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    Full suspension of EU-Russia visa facilitation agreement

    EU foreign ministers have decided to fully suspend the 2007 EU-Russia visa facilitation agreement. In practice, this means that the number of new visas will be significantly reduced and the process of obtaining them will take longer.

    High Representative of the EU for Foreign Affairs and Security Policy Josep Borrell said after a meeting of EU foreign ministers in Prague that a full suspension of the visa facilitation agreement with Russia had been agreed.

     

    “We have seen a substantial increase of border crossings from Russia into neighbouring states. This is becoming a security risk. We, therefore, agree today with EU Foreign Ministers on Full Suspension of the EU-Russia visa facilitation agreement,” Josep Borrell wrote on Twitter. 

     

     

    “Because of the support of the criminal policy of the Russian authorities by a large part of the population of that country, it is urgently necessary for all Member States to stop issuing tourist visas to Russian citizens,” Minister Rau pointed out at the informal meeting of EU Member States’ foreign ministers in the Gymnich format, held in Prague on 30-31 August. The ministers also met with the heads of diplomacy of Ukraine, Moldova, and Georgia.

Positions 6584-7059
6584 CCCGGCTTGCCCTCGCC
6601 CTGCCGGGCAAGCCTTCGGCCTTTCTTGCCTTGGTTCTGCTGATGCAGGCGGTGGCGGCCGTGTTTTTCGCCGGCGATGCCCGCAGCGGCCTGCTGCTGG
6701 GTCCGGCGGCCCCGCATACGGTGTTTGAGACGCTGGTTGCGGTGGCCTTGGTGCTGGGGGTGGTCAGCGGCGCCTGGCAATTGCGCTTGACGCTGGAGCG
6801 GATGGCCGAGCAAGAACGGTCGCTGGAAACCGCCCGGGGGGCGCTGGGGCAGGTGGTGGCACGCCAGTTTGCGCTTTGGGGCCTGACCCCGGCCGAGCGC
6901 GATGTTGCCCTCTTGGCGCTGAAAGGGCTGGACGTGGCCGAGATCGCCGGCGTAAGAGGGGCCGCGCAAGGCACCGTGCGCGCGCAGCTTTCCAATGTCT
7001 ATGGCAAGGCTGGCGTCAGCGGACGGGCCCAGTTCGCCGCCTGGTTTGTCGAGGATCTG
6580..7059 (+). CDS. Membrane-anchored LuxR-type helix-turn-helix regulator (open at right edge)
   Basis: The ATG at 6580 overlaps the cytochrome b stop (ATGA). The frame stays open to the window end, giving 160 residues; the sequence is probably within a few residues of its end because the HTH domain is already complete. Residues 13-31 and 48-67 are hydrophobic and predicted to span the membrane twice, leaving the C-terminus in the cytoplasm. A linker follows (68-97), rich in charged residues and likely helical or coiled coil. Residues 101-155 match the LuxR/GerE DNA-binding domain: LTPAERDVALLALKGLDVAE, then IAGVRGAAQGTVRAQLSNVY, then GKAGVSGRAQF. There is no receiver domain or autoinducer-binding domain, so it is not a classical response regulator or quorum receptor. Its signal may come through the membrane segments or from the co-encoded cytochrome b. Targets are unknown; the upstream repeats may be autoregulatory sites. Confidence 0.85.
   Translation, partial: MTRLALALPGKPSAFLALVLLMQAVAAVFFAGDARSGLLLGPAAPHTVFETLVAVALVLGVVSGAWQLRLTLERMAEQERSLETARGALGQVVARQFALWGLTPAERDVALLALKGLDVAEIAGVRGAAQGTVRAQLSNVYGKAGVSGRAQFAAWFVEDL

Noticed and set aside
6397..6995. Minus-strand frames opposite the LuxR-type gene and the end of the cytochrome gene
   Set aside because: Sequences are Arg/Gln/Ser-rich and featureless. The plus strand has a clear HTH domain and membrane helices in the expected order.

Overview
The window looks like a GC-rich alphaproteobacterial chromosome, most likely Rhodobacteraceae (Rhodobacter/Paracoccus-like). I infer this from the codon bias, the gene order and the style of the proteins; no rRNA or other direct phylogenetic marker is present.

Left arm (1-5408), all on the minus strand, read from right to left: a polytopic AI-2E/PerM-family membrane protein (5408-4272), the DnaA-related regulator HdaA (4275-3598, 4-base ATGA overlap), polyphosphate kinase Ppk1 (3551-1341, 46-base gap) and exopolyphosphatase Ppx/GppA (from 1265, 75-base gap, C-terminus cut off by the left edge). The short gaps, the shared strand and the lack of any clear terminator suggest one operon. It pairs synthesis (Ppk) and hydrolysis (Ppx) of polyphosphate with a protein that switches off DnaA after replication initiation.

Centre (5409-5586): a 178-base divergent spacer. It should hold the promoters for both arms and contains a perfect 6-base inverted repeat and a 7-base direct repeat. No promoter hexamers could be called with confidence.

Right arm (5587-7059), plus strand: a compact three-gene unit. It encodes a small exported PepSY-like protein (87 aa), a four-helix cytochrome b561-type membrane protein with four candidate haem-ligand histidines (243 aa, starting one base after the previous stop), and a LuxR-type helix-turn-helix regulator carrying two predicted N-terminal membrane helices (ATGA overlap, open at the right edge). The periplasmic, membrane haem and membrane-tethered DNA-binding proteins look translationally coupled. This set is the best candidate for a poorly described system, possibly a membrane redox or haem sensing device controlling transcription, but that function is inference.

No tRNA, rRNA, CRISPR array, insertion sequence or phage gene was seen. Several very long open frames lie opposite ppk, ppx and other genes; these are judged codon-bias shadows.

However, the agreement does not mean a complete visa ban for Russian citizens. Several member states, including Germany, France, and Hungary, have spoken out against such a solution.

     

    What is more, Belgian Foreign Minister Hadja Lahbib also said that her country does not want “total isolation of Russians.”

     

    As the Financial Times reported on Wednesday, the five EU countries bordering Russia – Poland, Finland, Lithuania, Latvia, and Estonia – threatened in a joint statement to adopt “national measures” to reduce the number of Russians entering if the EU did not agree on a common approach. The letter noted that the suspension of the 2007 EU-Russia visa facilitation agreement was a “necessary first step,” but that would not deter the governments of the five countries from seeking tougher measures to limit the number of Russians entering these countries.

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